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The #BerkleeTogether Concert Series features students performing together virtually from different locations around the globe. Whether at home, in a recording studio, on a balcony or a mountaintop, #BerkleeTogether videos will showcase the unique artistry and collaborative spirit of the Berklee community. Join us every other Wednesday at 8:00 p.m. EDT on Berklee’s YouTube, IGTV, and Facebook
This week Berklee World Strings, directed by Eugene Friesen, will perform Antônio Carlos Jobim's “Agua de beber,” featuring Kely Pinheiro on voice and cello, and Noah Leong on viola.
About the Artists
Conducted by Eugene Friesen, cellist and professor in Berklee's String Department, Berklee World Strings is devoted to the art of ensemble playing and the development of new music that features improvisation and world rhythms.
Kely Pinheiro is a Brazilian multi-instrumentalist and arranger based in Boston. She moved to the U.S. after receiving a full-tuition scholarship from Berklee College of Music. She is a classically trained cellist but grew up in a music-loving family that encouraged her to explore a variety of musical styles. She has performed in concert since she was 12 years old, participating in projects and festivals in Brazil and abroad. Her first professional tour was in 2017, playing Brazilian music throughout Germany with Rio's popular string orchestra Camerata Laranjeiras. Her most recent tour was in the fall of 2018 backing up Norwegian singer Astrid S, which led Pinheiro to be noticed by Norway's largest newspaper, Aftenposten. Pinheiro majors in performance and contemporary writing and production at Berklee, collaborating with multiple artists and working on a solo show featuring her cello and voice.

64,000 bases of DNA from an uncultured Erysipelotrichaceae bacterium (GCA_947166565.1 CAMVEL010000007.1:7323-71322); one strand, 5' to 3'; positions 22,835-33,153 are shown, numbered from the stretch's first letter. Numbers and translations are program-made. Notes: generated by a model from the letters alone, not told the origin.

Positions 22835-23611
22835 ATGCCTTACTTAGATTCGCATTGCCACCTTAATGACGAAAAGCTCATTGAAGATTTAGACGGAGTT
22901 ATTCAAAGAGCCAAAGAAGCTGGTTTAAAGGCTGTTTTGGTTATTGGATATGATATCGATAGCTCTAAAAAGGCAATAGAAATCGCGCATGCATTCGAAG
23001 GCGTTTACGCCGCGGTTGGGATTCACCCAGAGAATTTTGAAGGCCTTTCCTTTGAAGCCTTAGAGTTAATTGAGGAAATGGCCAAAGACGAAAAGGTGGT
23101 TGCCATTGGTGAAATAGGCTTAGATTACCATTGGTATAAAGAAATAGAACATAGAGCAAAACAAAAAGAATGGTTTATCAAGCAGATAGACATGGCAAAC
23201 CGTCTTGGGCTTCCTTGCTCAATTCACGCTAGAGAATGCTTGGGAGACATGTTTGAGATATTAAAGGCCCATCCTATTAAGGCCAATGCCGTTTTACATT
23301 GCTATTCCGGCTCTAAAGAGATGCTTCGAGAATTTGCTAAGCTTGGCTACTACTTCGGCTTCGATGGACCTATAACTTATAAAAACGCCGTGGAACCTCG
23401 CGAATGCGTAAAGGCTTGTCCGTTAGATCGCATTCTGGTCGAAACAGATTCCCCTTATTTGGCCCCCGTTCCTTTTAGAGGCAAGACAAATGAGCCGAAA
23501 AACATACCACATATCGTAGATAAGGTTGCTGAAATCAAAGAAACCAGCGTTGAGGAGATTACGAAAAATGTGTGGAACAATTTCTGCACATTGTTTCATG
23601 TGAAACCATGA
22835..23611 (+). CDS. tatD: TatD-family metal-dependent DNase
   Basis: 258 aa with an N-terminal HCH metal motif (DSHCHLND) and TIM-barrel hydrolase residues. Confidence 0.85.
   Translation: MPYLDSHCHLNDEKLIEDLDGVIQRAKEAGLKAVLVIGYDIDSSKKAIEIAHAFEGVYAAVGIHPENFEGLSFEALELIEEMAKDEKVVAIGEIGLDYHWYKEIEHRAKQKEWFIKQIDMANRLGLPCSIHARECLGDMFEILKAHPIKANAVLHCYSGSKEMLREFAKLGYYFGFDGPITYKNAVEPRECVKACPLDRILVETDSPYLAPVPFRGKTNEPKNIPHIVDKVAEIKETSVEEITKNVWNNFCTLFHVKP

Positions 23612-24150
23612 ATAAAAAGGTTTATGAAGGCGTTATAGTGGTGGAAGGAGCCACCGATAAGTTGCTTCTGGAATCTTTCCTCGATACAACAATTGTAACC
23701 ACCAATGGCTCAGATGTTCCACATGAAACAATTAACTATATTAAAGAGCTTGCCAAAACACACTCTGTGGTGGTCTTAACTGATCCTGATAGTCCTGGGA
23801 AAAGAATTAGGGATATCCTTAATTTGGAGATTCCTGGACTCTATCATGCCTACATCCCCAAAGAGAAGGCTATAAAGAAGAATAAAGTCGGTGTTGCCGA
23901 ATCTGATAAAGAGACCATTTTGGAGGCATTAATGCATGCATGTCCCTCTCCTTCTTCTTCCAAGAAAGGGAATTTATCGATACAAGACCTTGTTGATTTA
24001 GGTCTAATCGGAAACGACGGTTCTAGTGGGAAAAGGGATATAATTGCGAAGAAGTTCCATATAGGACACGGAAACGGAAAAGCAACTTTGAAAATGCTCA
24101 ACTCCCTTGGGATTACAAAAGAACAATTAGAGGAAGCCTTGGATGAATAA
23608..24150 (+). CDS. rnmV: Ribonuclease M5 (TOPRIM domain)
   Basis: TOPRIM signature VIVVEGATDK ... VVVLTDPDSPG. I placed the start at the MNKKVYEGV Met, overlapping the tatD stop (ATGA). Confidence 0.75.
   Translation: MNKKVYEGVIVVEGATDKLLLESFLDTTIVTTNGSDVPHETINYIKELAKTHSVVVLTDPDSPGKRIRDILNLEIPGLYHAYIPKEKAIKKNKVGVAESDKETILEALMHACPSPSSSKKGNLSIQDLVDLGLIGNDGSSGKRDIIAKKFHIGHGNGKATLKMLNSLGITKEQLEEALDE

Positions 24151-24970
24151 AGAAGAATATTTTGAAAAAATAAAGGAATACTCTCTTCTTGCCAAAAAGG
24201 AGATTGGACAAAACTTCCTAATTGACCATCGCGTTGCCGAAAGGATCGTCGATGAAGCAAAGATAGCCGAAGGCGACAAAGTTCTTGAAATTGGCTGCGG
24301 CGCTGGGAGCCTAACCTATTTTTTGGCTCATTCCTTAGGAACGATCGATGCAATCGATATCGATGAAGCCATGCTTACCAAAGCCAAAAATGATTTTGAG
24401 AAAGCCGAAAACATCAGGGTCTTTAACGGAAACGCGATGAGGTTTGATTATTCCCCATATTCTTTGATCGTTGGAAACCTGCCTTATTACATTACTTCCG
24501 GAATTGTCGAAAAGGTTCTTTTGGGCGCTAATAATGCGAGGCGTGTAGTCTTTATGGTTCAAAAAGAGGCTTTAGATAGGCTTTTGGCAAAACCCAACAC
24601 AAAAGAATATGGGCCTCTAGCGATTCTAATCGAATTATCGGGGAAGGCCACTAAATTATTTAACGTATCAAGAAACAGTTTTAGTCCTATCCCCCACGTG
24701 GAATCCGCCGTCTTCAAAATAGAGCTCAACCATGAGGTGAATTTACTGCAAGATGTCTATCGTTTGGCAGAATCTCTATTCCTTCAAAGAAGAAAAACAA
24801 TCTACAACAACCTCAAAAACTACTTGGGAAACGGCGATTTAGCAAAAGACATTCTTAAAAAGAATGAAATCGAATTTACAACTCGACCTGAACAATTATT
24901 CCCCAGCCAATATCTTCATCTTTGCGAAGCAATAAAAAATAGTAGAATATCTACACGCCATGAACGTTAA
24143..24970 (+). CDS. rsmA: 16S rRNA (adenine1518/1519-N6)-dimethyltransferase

Noah Leong is a third year electronic production and design major at Berklee College of Music. An avid violist, producer, and bassist, he explores the use of traditional classical instruments in contemporary contexts. Growing up as a classically trained violist from the age of 3, he spent most of his musical education in youth orchestra and chamber groups. However, his interest in contemporary musical styles sparked when he picked up the bass guitar and began to explore jamming and improvisation. Since coming to Berklee, he has transferred those skills to his chief instrument. Currently focusing on his studies with jazz viola, production, and sound design, he strives to break down classical traditions and work towards the creation of new sounds and performance experiences.